Bronze Age Economics: The Beginnings of Political Economies

Bronze Age Economics: The Beginnings of Political Economies

Bronze Age Economics: The Beginnings of Political Economies

Bronze Age Economics: The Beginnings of Political Economies

Synopsis

This collection of Timothy Earle's major essays provides a comparative analysis of prehistoric economies. They look at trajectories of economic development as they affect, and are affected by, political institutions.

Excerpt

The chapters of Bronze Age Economics were written across my career, starting with works of a young and idealistic Assistant Professor at ucla and finishing up with the more senior thoughts of a Full Professor at Northwestern University. the book represents both my personal journey and my growing synthesis of how political economies emerged in human societies. These economies were embedded in the hierarchy of chiefdoms, intermediate-level societies that emerged from Neolithic villages to form the regional polities that prefigured states. I am a social evolutionist. I believe that human societies have changed fundamentally and that a central goal of anthropology is to understand these evolutionary changes. the chapters that follow document at least in outline how the intensification and control of human economies were basic to the evolutionary process.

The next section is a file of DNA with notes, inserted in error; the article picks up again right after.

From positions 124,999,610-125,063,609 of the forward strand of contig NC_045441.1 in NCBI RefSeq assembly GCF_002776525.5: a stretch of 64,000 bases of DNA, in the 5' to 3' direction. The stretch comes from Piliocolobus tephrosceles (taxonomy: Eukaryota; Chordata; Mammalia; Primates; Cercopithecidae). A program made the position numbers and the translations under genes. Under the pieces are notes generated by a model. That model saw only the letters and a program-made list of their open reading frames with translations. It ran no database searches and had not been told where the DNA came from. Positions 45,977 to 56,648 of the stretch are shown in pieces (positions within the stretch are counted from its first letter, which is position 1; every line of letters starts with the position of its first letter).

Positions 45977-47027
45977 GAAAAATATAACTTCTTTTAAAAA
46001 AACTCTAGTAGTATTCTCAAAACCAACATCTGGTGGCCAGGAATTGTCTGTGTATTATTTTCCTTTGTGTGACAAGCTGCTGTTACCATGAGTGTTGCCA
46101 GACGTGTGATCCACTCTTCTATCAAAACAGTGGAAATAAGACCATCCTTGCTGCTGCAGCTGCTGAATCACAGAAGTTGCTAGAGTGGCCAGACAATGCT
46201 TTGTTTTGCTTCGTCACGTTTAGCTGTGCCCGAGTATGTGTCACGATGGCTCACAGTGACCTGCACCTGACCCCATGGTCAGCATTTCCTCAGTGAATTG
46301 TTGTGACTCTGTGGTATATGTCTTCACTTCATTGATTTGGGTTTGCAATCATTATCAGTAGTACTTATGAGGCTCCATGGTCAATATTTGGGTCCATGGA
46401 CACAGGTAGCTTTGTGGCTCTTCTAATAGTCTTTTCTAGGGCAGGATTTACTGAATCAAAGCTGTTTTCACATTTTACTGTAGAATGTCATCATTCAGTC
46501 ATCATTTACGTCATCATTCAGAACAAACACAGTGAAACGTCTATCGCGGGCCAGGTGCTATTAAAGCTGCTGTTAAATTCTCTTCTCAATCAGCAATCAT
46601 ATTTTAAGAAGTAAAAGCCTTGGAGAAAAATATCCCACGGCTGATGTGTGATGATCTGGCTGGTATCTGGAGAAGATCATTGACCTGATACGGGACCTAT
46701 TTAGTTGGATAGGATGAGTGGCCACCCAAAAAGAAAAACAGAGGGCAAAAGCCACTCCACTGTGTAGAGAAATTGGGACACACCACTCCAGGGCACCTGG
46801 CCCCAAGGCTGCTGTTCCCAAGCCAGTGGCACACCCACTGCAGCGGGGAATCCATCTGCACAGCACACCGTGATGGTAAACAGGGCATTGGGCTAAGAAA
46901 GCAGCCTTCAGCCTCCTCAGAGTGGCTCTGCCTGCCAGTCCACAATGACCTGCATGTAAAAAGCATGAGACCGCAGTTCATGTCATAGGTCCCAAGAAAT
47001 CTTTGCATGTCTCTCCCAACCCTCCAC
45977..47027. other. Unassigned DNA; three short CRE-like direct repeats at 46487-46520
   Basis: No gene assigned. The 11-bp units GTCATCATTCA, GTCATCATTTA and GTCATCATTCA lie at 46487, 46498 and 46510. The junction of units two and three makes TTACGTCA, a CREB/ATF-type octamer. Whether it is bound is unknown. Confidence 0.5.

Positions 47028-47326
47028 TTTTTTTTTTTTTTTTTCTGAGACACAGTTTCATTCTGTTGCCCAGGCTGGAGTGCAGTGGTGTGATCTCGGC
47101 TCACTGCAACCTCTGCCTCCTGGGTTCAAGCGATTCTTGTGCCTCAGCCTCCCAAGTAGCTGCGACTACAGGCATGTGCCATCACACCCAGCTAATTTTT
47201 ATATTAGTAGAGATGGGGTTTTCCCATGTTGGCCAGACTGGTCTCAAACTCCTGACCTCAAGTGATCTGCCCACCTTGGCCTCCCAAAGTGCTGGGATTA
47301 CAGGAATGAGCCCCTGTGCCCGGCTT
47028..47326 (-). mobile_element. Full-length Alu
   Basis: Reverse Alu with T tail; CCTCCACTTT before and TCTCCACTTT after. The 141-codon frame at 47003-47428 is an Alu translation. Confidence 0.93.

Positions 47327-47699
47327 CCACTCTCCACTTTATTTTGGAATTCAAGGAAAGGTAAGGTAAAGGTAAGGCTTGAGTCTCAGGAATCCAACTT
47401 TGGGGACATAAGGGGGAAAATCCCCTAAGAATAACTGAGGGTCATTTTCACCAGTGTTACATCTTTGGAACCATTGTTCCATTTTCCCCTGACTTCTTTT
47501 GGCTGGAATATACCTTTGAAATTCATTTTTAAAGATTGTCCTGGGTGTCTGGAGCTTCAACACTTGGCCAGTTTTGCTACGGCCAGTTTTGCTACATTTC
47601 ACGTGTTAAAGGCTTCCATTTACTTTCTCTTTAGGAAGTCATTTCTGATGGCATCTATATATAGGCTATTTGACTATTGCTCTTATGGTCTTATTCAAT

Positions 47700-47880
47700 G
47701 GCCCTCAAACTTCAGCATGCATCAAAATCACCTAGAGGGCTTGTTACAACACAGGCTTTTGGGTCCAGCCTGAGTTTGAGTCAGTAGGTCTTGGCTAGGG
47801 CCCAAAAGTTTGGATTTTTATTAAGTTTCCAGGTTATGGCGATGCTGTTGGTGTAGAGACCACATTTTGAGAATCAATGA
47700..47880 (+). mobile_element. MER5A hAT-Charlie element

The social world of academics surely affects our intellectual histories. To understand the goals and the methods found in this book is to understand the anthropology faculty and students with whom I have come of age: as an undergraduate at Harvard University, 1965-1969; as a graduate student at the University of Michigan, 1969-1973; and as a professor at ucla, 1973-1995, and at Northwestern University, 1995 to the present. Harvard in the late 1960s was a place of revolutionary thought. As our contemporaries fought, killed, and died in Vietnam, we talked about a new world improved by progressive action. Academically, I was perhaps most influenced by two young Assistant Professors, James Deetz and Tom Patterson, both just passing through for important future careers, and two established senior scholars, V. Gordon Willey and Ernst Mayr. Jim Deetz's introductory class (later published as An Invitation to Archaeology) seduced me into anthropology, away from an intention to study evolutionary biology. the strongly empirical, analytic, and functional approaches of Harvard's ethnographers (David Maybury-Lewis, Evon Vogt, John Whiting, and the visitor Roger Keesing) appealed to me; the archaeology was unexciting.

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